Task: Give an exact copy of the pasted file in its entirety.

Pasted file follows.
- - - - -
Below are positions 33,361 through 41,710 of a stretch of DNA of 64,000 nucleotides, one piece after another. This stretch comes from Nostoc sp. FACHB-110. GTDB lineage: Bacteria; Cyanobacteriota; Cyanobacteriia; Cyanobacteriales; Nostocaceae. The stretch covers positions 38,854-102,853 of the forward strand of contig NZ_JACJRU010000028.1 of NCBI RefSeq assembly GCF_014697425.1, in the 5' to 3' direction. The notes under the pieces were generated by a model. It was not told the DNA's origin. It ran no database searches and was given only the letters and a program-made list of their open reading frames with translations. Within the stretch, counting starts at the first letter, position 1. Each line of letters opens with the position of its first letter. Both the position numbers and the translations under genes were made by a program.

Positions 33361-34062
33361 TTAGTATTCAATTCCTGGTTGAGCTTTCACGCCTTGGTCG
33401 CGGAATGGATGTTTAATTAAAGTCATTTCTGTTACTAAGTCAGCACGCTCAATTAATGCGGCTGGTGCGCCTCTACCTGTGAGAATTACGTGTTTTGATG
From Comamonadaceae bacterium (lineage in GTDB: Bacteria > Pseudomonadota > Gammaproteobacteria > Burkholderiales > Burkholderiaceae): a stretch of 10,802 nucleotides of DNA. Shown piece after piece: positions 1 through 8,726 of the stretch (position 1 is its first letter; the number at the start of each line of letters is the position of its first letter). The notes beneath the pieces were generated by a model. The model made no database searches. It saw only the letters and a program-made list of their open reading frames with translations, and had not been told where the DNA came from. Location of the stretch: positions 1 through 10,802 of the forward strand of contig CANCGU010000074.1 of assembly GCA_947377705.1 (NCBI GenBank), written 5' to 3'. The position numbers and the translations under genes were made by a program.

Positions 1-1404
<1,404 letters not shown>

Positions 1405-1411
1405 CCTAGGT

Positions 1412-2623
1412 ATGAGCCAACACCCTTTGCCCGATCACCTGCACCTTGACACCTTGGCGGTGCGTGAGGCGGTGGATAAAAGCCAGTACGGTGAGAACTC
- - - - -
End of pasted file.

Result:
Below are positions 33,361 through 41,710 of a stretch of DNA of 64,000 nucleotides, one piece after another. This stretch comes from Nostoc sp. FACHB-110. GTDB lineage: Bacteria; Cyanobacteriota; Cyanobacteriia; Cyanobacteriales; Nostocaceae. The stretch covers positions 38,854-102,853 of the forward strand of contig NZ_JACJRU010000028.1 of NCBI RefSeq assembly GCF_014697425.1, in the 5' to 3' direction. The notes under the pieces were generated by a model. It was not told the DNA's origin. It ran no database searches and was given only the letters and a program-made list of their open reading frames with translations. Within the stretch, counting starts at the first letter, position 1. Each line of letters opens with the position of its first letter. Both the position numbers and the translations under genes were made by a program.

Positions 33361-34062
33361 TTAGTATTCAATTCCTGGTTGAGCTTTCACGCCTTGGTCG
33401 CGGAATGGATGTTTAATTAAAGTCATTTCTGTTACTAAGTCAGCACGCTCAATTAATGCGGCTGGTGCGCCTCTACCTGTGAGAATTACGTGTTTTGATG
From Comamonadaceae bacterium (lineage in GTDB: Bacteria > Pseudomonadota > Gammaproteobacteria > Burkholderiales > Burkholderiaceae): a stretch of 10,802 nucleotides of DNA. Shown piece after piece: positions 1 through 8,726 of the stretch (position 1 is its first letter; the number at the start of each line of letters is the position of its first letter). The notes beneath the pieces were generated by a model. The model made no database searches. It saw only the letters and a program-made list of their open reading frames with translations, and had not been told where the DNA came from. Location of the stretch: positions 1 through 10,802 of the forward strand of contig CANCGU010000074.1 of assembly GCA_947377705.1 (NCBI GenBank), written 5' to 3'. The position numbers and the translations under genes were made by a program.

Positions 1-1404
<1,404 letters not shown>

Positions 1405-1411
1405 CCTAGGT

Positions 1412-2623
1412 ATGAGCCAACACCCTTTGCCCGATCACCTGCACCTTGACACCTTGGCGGTGCGTGAGGCGGTGGATAAAAGCCAGTACGGTGAGAACTC